keywords = "civil identitet, retsfilosofi, nationalsocialisme, idehistorie, videnssociologi",
    author = "Petersen, {Lars Axel}",
    note = "Abstract er accepteret, men rejsen og dermed foredraget blev aflyst.",
    year = "2007",
    month = "7",
    language = "English",

    }

    TY - ABST

    T1 - The abolition of 'the person' as a legal category in nazi philosophy of law

    T2 - the career of Karl Larenz as an episode in the history of civil identity

    AU - Petersen, Lars Axel

    N1 - Abstract er accepteret, men rejsen og dermed foredraget blev aflyst.

    PY - 2007/7

    Y1 - 2007/7

    N2 - The abolition of 'the person' as a legal category in Nazi philosophy of law- the career of Karl Larenz as an episode in the history of civil identity(Abstract)This paper discusses 'civil identity' as an aspect of the philosophy ofthe person. It presents an episode in the development of legalphilosophy, the work of philosopher and professor of law, Karl Larenz(1903-1993), during the Nazi regime in Germany (1933-1945). Larenz andothers strove to reform private law (Zivilrecht or bürgeriches Recht) inconformity with National Socialism. Central to that - racist, to be sure- project was the abolition of the concept of the person, or itssubstitution by other notions, explicitly designed to discard the ideaof universal rights of the individual. It makes this episodeparticularly curious that Larenz, and others like him, made career, andpublished extensively, also both before 1933 and after 1945. Extensivehistorical research exists on these philosophical ideas and theirrelationship to the jurisprudence, legislation, and legal practiceduring the Third Reich. However, I would like to use a periodicalcharacterisation, with focus on Karl Larenz and his works, as a backdropfor discussing the concept of 'civil identity'.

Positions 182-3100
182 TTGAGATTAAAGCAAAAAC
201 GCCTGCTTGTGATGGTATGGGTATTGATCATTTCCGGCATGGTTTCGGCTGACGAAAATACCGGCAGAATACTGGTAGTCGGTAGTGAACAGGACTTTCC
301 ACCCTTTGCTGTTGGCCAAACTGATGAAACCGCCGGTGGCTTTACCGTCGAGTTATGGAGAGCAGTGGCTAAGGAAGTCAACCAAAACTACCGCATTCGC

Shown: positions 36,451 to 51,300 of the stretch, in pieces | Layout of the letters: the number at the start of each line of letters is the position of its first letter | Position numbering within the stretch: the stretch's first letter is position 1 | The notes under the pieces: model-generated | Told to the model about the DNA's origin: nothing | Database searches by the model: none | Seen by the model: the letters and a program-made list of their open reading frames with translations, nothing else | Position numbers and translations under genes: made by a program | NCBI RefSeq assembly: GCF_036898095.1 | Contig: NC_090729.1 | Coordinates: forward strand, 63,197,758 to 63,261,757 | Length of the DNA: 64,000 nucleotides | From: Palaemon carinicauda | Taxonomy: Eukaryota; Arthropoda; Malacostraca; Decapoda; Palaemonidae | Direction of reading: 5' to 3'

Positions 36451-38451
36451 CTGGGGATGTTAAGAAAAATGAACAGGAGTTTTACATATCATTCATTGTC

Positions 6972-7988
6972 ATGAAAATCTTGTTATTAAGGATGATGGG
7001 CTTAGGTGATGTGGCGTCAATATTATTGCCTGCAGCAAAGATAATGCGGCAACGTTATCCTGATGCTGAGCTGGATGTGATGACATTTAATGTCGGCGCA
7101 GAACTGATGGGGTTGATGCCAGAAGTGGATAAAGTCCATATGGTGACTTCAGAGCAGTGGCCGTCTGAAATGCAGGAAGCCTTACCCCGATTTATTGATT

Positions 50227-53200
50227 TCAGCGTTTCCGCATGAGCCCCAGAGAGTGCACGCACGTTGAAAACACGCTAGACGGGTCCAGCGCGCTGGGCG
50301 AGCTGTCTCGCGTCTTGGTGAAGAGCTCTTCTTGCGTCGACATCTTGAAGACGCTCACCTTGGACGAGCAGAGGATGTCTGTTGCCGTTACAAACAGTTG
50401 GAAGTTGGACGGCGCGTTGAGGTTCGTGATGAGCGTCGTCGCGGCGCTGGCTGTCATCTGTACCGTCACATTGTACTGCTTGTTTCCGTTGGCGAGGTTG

AB - The abolition of 'the person' as a legal category in Nazi philosophy of law- the career of Karl Larenz as an episode in the history of civil identity(Abstract)This paper discusses 'civil identity' as an aspect of the philosophy ofthe person. It presents an episode in the development of legalphilosophy, the work of philosopher and professor of law, Karl Larenz(1903-1993), during the Nazi regime in Germany (1933-1945). Larenz andothers strove to reform private law (Zivilrecht or bürgeriches Recht) inconformity with National Socialism. Central to that - racist, to be sure- project was the abolition of the concept of the person, or itssubstitution by other notions, explicitly designed to discard the ideaof universal rights of the individual. It makes this episodeparticularly curious that Larenz, and others like him, made career, andpublished extensively, also both before 1933 and after 1945. Extensivehistorical research exists on these philosophical ideas and theirrelationship to the jurisprudence, legislation, and legal practiceduring the Third Reich. However, I would like to use a periodicalcharacterisation, with focus on Karl Larenz and his works, as a backdropfor discussing the concept of 'civil identity'.

    KW - civil identitet

    KW - retsfilosofi

    KW - nationalsocialisme

    KW - idehistorie

    KW - videnssociologi

    M3 - Conference abstract for conference

    ER -